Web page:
Pangs of reality: Dying to have a baby
GUNS have a higher place in society than women in Bhind district, perhaps best known as the former haunt of bandit queen Phoolan Devi. ?If a person?s gun gets stolen, he loses all respect in society. They say that a man who cannot protect his gun is good for nothing,? says Pahalwan Singh Badoria of Hamirapura village in the Ater block of Bhind.india Updated: Feb 11, 2007 18:44 IST
GUNS have a higher place in society than women in Bhind district, perhaps best known as the former haunt of bandit queen Phoolan Devi. “If a person’s gun gets stolen, he loses all respect in society. They say that a man who cannot protect his gun is good for nothing,” says Pahalwan Singh Badoria of Hamirapura village in the Ater block of Bhind.
This warped logic perhaps explains why men look after their gun more than their wives, who are among the most underweight and anaemic women in India. At 380 deaths per 100,000 live births, Madhya Pradesh has a very high maternal mortality rate (MMR). “Of the 70,000 women who die at childbirth, Madhya Pradesh accounts for 7,000 deaths,” says Hamid al-Bashir, state representative, UNICEF.
According to the Sample Registration Survey, India’s MMR dropped to 301 in 2002-03 from 398 in 1997-98. The Union health ministry widely credits the drop to a rise in the number of hospital deliveries of babies, a fact that is not borne on the ground.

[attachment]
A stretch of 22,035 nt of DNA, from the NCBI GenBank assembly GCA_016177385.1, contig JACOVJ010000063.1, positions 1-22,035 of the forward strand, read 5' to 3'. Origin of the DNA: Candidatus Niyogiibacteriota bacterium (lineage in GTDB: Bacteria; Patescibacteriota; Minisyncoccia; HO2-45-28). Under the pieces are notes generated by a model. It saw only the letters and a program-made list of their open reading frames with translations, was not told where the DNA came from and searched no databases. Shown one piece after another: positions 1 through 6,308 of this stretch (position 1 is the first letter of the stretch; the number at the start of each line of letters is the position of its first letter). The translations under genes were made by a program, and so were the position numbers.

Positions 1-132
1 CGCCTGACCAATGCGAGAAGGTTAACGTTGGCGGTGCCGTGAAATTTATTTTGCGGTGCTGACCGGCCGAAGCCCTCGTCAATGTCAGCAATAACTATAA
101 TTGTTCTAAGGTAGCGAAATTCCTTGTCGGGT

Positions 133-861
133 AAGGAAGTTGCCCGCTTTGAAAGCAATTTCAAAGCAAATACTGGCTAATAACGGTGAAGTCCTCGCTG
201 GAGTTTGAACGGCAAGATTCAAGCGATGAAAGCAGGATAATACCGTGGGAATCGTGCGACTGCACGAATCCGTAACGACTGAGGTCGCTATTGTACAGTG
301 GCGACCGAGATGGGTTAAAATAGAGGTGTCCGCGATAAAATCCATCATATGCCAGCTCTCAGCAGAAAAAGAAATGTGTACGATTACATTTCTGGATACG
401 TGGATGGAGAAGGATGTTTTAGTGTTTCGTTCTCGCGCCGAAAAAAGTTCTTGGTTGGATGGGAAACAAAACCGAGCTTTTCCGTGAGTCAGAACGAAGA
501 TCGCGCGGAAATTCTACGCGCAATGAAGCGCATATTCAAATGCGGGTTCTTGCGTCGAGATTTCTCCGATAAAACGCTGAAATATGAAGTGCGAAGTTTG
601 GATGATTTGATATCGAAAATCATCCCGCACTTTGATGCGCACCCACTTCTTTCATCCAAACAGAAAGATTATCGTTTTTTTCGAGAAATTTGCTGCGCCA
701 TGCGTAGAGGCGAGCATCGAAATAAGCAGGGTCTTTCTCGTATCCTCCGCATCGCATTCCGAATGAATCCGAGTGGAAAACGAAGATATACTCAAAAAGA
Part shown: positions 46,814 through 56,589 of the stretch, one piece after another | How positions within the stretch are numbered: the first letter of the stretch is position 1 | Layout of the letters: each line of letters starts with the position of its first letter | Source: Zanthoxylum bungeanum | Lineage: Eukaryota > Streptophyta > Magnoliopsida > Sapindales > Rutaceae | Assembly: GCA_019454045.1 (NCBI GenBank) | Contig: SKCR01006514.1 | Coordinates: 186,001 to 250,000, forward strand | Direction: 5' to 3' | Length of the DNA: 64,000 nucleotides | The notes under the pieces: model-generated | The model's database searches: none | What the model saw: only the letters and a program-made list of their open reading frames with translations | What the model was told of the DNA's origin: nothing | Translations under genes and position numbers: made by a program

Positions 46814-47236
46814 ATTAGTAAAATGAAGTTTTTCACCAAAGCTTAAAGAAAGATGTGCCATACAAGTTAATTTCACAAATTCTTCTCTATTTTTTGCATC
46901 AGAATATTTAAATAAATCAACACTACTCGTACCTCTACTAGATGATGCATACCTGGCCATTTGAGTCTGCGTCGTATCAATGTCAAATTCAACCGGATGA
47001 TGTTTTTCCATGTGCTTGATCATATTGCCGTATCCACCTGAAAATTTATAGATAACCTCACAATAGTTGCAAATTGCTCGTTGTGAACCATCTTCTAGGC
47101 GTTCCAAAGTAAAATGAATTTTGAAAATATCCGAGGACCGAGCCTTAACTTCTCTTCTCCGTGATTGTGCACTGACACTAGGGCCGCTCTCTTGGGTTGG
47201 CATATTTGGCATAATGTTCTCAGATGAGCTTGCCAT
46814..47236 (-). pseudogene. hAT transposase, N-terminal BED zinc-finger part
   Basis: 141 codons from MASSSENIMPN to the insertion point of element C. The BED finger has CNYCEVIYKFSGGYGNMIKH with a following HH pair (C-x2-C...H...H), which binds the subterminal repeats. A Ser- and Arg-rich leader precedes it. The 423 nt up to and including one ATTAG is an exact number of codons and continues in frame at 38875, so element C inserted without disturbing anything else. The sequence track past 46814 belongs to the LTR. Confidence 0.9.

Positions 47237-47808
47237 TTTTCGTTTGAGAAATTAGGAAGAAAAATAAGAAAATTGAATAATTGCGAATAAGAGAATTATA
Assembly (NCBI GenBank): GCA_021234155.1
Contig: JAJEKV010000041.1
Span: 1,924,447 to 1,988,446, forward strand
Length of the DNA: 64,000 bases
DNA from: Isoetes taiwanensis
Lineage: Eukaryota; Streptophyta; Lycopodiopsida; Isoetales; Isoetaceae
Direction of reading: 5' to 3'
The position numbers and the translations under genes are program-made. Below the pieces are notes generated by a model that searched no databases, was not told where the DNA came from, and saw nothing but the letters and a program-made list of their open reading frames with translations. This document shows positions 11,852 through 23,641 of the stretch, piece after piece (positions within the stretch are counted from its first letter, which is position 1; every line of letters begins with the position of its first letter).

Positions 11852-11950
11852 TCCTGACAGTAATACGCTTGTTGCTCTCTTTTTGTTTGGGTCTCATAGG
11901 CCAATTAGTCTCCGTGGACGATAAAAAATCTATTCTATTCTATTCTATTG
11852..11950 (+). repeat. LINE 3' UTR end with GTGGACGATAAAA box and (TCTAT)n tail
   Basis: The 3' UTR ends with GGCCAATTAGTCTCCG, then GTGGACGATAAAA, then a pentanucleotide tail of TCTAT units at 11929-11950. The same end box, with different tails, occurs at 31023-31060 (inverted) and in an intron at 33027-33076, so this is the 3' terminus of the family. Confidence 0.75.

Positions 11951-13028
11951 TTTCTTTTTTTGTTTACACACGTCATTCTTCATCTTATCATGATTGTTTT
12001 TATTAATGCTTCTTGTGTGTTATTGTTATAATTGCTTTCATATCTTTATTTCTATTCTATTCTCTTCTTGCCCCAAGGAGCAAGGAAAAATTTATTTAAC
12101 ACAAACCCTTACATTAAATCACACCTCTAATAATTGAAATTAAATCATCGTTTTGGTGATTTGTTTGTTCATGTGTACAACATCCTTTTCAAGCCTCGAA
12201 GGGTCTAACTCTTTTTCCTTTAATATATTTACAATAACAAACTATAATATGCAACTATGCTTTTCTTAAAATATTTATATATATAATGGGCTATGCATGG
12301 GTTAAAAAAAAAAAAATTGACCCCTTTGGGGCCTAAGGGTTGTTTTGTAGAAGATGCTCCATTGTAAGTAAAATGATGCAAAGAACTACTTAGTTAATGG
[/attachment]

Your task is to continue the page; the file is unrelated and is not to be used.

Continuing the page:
Though the Primary Health Centre (PHC) at Shivpura village in Ater block has medical staff of seven – including two doctors and three Auxiliary Nurse Midwives (ANM) – only one ANM was present on Friday. The PHC, which is the nodal health centre for a population of 30,000, treated only one patient that day. “This PHC faces a cremation ground and the burning corpses scare people away. No one stays overnight because they fear ghosts,” says ANM Sumeera Badauri.
The cremation ground is the least of the problems. The PHC gets electricity for two hours a day, and has no running water, not even in the delivery room. “The water from the hand-pump is brackish water and unfit for use, so we send the sweeper or the patients’ attendants to fetch buckets of water from the village a kilometre away,” she says.
Villagers claim it is not ghosts but the poor quality of service that keeps them away. “You were lucky you found the PHC open today, they must have known you were coming. It is always locked, so we don’t waste time going there. We go to private doctors or the District Hospital in Bhind town 30 km away,” says Sanjay Singh Badauri of the neighbouring Sheopura village.
In Sheopura, the health subcentre functions as the community urinal. “A nurse comes twice a month but now the roof has collapsed, so perhaps she will stop coming,” he shrugs.
Pregnant women usually walk, bus or pillion-ride on a bicycle on kutcha roads to reach the District Hospital. At times even that does not help. Anil Singh’s wife Rekha died of bleeding when pregnant with their third child.
“We rushed her in a hired car but she died while we spent half-an-hour getting the paperwork done for hospital admission,” says Singh, also of Sheopura village. It is debatable whether Rekha would have lived if she had reached the District Hospital in time.
The hospital has no blood bank and there is none in all of Bhind. “We acquired all blood-banking equipment two years but did not get a licence because we do not have the 1,000 sq foot area needed to run a blood bank,” says the district chief medical officer S. M. Ojha.
If you are wondering how the hospital functions without blood, here’s the answer. “We ask critical patients to go to Gwalior. The city has many hospitals,” he says. And those who die trying to reach care become another statistic.